We looked at all the dogs and started a mental list of the ones that we thought we might be able to place in new homes in fairly short order. There was Sally, a golden retriever mix, only a year old, had been to a hospital meet and greet, needed some manners, and had a great personality. There was a beagle mix female, 8 months old, cute and personable - we call her Claire. There was a wirehair mix male, about one year old, easy going and friendly. There were a few puppies, but their cages were right next to a pup that had some diarrhea, so we passed on all of them just in case it was of the contagious variety. There were a few others that we looked at, including a little guy that I now call Rabbit. We loaded Sally, Claire, Dusty, and Rabbit and headed home. These dogs would fill up all the empty spaces.

When we got home, there was our guest - a former student from our days as adjunct faculty at Kirkwood Community College in the equine program. There was a friend and her daughter with my yearling miniature horse. My husband was asked to do a DVD specifically for miniature horse owners, and I bought a dun colt whose sire was of the Little King bloodline and whose mother is named Dust Bunny. I have named the colt Swiffer. The breeder sent along another colt, Eclipse, for company. She also sent along a calico kitten with tabby stripes - is that a tabico? She's adorable, probably only 6 weeks old, and loves my big 91 pound lab/rott mix female.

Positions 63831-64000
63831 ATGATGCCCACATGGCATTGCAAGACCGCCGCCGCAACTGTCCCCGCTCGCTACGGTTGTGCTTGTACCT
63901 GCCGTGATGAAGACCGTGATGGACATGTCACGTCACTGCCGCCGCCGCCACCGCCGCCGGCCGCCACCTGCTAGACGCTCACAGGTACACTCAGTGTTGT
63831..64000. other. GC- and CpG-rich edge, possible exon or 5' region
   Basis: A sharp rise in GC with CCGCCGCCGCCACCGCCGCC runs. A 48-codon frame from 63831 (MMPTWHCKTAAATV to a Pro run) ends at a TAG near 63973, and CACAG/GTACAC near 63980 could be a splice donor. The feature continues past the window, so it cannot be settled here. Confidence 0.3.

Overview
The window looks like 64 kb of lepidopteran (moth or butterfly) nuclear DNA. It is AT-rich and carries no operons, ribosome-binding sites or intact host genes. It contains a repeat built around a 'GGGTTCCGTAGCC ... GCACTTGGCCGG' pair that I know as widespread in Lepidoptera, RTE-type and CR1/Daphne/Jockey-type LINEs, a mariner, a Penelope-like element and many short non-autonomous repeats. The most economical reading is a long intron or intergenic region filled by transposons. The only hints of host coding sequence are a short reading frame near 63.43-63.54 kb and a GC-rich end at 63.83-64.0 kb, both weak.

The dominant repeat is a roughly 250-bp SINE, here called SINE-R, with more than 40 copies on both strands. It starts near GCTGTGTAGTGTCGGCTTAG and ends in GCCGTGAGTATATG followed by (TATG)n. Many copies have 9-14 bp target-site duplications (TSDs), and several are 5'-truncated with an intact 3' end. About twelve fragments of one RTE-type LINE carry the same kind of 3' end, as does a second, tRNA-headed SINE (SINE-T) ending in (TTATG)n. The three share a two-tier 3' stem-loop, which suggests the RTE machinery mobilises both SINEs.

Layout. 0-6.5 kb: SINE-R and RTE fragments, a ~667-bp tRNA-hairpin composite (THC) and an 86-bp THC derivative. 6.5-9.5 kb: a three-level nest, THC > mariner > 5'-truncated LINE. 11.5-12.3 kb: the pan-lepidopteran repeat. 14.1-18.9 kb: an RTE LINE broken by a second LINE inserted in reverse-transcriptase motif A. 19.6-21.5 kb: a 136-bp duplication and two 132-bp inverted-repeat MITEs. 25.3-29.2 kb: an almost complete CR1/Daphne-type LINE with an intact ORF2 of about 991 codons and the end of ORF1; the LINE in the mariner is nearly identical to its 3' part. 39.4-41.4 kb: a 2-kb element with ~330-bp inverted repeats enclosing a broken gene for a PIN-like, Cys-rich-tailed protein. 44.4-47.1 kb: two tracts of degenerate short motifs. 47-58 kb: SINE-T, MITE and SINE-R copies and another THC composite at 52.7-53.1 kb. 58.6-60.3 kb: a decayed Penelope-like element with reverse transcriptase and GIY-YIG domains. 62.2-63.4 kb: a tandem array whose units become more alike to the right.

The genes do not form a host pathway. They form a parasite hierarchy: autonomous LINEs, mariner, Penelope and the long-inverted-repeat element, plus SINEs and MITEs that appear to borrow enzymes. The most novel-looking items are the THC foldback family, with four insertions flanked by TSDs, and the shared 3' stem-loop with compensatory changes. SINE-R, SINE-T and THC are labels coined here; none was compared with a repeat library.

The friend and daughter who delivered the minis picked out a yearling colt from the foundation quarter horse stock, so we have only 2 more quarter horses to place. Both are colts, both are yearlings, both are still available.

At the end of the day, I asked the 11 year old what she thought of the job. In spite of the hot and humid weather, all the kennel cleaning, dish washing, laundry, she said she loved it. I explained to her that it is impossible to save every dog, and to keep from becoming a hoarder, she will need to set up some guidelines and rules for herself and follow them in order to do the best job she can do. Then we both laughed at me, because I broke a rule of my own. We brought Rabbit home - that will be the next blog.

Wednesday, July 7, 2010

Pay It Forward